17 Jul Introducing the A to Z of Dundas.. ‘A’ is for ‘Apollo’.
Starting today, we take you behind the scenes and under the skin of Dundas, with our new ‘A to Z’ series, highlighting the remarkable, the ancient, the unexpected and the overlooked aspects of this historic venue.
We begin the series with ‘A’ -for ‘Apollo’.
Apollo was the mythical Greek god of music, poetry and the sun, amongst many other things. One of his more obscure areas of responsibility was over herds and flocks, which is perhaps why this name was chosen for our Apollo, the senior male in our twenty strong flock of Llamas! To find out more about these curious creatures, and how they came to make the elegant surroundings of Dundas Castle their home, read on..
Taking pride of place in a lush green field that lines the southerly approach to the castle and adjoins the front lawn, the Dundas Llamas are one of the more unusual features of the estate, never failing to illicit a response from new guests; sometimes surprise, sometimes amusement, always curiosity. The Llama’s have even found notoriety on this very blog, as part of an April 1 news story of dubious reliability! Native to South America, where they have been bred for centuries to carry heavy packs, they are naturally friendly and curious creatures, though guests wishing to take a closer look should be aware that spitting is natural Llama behaviour!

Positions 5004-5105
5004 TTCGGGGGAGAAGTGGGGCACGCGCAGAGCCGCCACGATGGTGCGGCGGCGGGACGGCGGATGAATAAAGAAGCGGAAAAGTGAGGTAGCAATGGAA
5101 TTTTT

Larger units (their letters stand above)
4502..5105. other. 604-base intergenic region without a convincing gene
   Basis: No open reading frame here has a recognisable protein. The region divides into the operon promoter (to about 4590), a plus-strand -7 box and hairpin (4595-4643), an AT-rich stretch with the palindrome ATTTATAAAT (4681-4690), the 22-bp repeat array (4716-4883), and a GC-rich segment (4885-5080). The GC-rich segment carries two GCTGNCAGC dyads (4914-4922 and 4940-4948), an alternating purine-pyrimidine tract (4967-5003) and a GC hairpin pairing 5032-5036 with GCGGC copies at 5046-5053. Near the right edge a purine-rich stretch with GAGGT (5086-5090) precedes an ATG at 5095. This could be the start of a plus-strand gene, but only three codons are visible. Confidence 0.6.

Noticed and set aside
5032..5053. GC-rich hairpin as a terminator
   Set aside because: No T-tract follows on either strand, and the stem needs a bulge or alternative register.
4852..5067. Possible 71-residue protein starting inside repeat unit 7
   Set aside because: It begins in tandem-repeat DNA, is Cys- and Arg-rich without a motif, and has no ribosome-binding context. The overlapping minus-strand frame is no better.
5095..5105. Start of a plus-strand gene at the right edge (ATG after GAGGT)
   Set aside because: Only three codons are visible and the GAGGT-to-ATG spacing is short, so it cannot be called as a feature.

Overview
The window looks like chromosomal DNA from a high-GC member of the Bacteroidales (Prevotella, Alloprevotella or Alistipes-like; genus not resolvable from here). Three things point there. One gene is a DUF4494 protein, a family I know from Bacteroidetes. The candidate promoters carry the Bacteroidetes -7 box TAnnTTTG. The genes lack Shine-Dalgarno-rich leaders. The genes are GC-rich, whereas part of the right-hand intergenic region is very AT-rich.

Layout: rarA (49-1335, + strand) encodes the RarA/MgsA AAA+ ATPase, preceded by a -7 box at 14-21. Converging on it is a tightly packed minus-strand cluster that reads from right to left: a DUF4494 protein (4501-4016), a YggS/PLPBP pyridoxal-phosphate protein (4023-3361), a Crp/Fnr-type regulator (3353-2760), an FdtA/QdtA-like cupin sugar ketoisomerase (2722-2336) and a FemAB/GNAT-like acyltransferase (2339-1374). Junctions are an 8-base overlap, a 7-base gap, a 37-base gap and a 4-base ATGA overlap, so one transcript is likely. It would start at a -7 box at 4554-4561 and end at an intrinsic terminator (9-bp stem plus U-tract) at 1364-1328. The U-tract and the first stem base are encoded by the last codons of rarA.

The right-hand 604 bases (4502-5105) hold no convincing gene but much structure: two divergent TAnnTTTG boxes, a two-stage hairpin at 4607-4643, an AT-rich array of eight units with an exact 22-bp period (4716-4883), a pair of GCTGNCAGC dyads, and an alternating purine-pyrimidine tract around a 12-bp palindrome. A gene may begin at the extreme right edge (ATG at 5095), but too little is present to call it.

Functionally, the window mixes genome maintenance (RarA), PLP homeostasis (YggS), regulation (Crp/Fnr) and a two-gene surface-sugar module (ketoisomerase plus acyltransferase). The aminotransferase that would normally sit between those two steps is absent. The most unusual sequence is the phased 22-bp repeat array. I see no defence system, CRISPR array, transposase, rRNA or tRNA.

The original herd of 12 Llamas once lived in Cumbria, owned by a long standing family friend of Sir Jack’s. When the gentleman in question retired, in order to avoid splitting them up, Sir Jack agreed to take them on, providing a new home on the Dundas estate. Clearly they must enjoy their surroundings, as their number has now increased to over 20. Llamas have a complex and ever changing social pecking order, which they decide by skirmishes involving kicking, butting of chests, biting and the aforementioned spitting. With growth in numbers, young males have begun to challenge Apollo -now somewhat long in the tooth, for dominance, resulting in three distinct groupings within the one herd.
One of the questions we at the castle are often asked about the Llamas is ‘What are they for?’. Llamas have historically had many uses. Their excellent load bearing capacity makes them useful as beasts of burden. It is also possible to use their wool from their coats for the manufacture of various textiles, though they are less famous for this than their Alpaca cousins. They have also been bred for their meat. However, our Llamas are not expected to carry or toil, nor are they shorn of their coats, and (as we are sure you are relieved to hear) they are certainly not on the menu! They just ‘are’. A living monument to friendship and part of what makes Dundas so unique. We hope you enjoy making their acquaintance when your event is held at the castle.